“There is a lot of would’ve, could’ve, should’ve, but the bottom line is if you are going to blame anyone then you’ve got to blame all of us,” Addleton said and added, “I will take the responsibility for this.”
During the conversion Addleton found that the January 2009 UBILL billing formula error of 100’s versus 1,000’s of gallons resulted in an under billing of $80,616, which is the bulk of the $111,465 in under billing.
The city manager’s investigation also revealed that the residential sewer cap of 15,000 gallons was also applied in error to the city’s commercial sewer customers through May 2009 which resulted in an under billing of approximately $25,849.
Another approximately $5,000 of revenue was lost because, in the conversion to UBILL no service code for sewer penalty charges was plugged in and the error was not discovered until May.
On top of the reduced usage and under billing, the expense of operating the water and sewer system increased by $225,000 from FY-08 to FY-09. According to the city manager the bulk of that expense, about $150,000, is a result of additional expense from Tropical Storm Faye. Another $75,000 was major repairs to the #3 well at the city’s northeast water plant.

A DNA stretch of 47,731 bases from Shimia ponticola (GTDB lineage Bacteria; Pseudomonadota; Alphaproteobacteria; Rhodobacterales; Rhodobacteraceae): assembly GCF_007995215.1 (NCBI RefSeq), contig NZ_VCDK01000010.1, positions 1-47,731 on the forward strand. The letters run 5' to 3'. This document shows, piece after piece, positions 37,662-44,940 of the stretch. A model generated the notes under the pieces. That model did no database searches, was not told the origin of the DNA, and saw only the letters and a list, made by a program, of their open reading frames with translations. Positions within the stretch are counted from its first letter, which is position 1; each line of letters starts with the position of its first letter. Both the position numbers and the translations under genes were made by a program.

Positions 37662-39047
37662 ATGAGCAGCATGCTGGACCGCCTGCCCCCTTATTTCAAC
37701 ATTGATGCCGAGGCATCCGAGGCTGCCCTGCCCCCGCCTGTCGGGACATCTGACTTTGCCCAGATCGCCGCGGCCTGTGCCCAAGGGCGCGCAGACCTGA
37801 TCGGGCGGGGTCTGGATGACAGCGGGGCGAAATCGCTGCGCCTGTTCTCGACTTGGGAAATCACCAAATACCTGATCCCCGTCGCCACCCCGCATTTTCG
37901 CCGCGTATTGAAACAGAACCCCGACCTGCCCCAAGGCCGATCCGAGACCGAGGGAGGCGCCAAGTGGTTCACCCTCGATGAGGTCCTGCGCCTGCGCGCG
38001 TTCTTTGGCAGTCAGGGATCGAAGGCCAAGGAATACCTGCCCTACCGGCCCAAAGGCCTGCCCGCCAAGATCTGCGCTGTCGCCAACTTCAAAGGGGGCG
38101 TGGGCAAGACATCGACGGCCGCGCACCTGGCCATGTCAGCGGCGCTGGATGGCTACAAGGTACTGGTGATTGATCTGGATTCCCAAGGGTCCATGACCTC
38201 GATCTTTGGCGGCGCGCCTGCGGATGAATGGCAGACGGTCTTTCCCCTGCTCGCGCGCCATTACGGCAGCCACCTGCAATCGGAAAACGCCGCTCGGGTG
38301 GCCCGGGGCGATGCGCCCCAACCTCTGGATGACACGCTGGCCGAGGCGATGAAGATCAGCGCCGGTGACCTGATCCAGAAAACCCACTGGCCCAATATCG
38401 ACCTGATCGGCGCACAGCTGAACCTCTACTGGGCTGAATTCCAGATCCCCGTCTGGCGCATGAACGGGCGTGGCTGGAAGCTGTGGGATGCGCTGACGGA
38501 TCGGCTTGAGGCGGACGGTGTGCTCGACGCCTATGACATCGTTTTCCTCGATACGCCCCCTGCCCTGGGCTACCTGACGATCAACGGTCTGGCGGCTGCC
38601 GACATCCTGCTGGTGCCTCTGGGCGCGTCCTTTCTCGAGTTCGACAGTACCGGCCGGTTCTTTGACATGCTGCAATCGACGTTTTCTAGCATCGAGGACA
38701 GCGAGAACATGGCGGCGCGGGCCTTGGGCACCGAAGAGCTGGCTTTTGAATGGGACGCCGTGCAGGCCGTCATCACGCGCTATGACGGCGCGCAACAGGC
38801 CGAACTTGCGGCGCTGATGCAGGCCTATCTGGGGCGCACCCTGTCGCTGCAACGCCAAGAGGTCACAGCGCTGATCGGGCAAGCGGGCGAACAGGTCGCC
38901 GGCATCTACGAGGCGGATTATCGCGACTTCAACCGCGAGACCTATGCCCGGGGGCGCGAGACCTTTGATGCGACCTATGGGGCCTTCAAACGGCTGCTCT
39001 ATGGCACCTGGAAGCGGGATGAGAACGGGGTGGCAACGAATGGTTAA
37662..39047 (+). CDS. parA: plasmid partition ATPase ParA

“Not running a parallel system is the main reason for this happening, but if someone had looked at a few of the bills, either us or in Thomasville, they would have found the error,” Councilman Douglas said.
Addleton noted that Thomasville city officials have agreed to waive $60,240 of the initial cost of converting to Thomasville’s MSGovern (Management Solutions for Government) financial software because of the conversion errors with the UBILL conversion.
The Cairo city manager recommended Monday that the city enter into an intergovernmental agreement to convert from Tailored Business System (TBS) financial software to Thomasville’s MSGovern software.
Finance Director Miriam Faircloth preferred the software offered by Computer Software Innovations, Inc. of Easley, South Carolina, but she agreed with Addleton that the difference in the cost could not be justified.
“There is no doubt that CSI has more bells and whistles, but I’m not sure we can justify the difference in cost,” Addleton said. The CSI bid was over $100,000.
“When they (Thomasville) are practically giving it to us that’s hard to pass up,” Faircloth told members of the council finance committee Monday.
The city’s finance director told councilmen that she would have to maintain the current software in order to obtain previous years financial history.
Councilman Douglas, a former Cairo finance director and current finance director of the City of Camilla, was involved in the conversion to MSGovern in Camilla and he recommended the city convert to the Thomasville system.
He also noted that the city may negotiate for additional concessions as a result of what he described as the UBILL conversion “fiasco.”